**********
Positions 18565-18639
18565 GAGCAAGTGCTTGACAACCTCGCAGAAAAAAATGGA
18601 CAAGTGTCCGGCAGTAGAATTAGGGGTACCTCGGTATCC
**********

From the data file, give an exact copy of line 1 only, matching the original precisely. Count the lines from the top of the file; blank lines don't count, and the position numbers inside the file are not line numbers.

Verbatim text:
Positions 18565-18639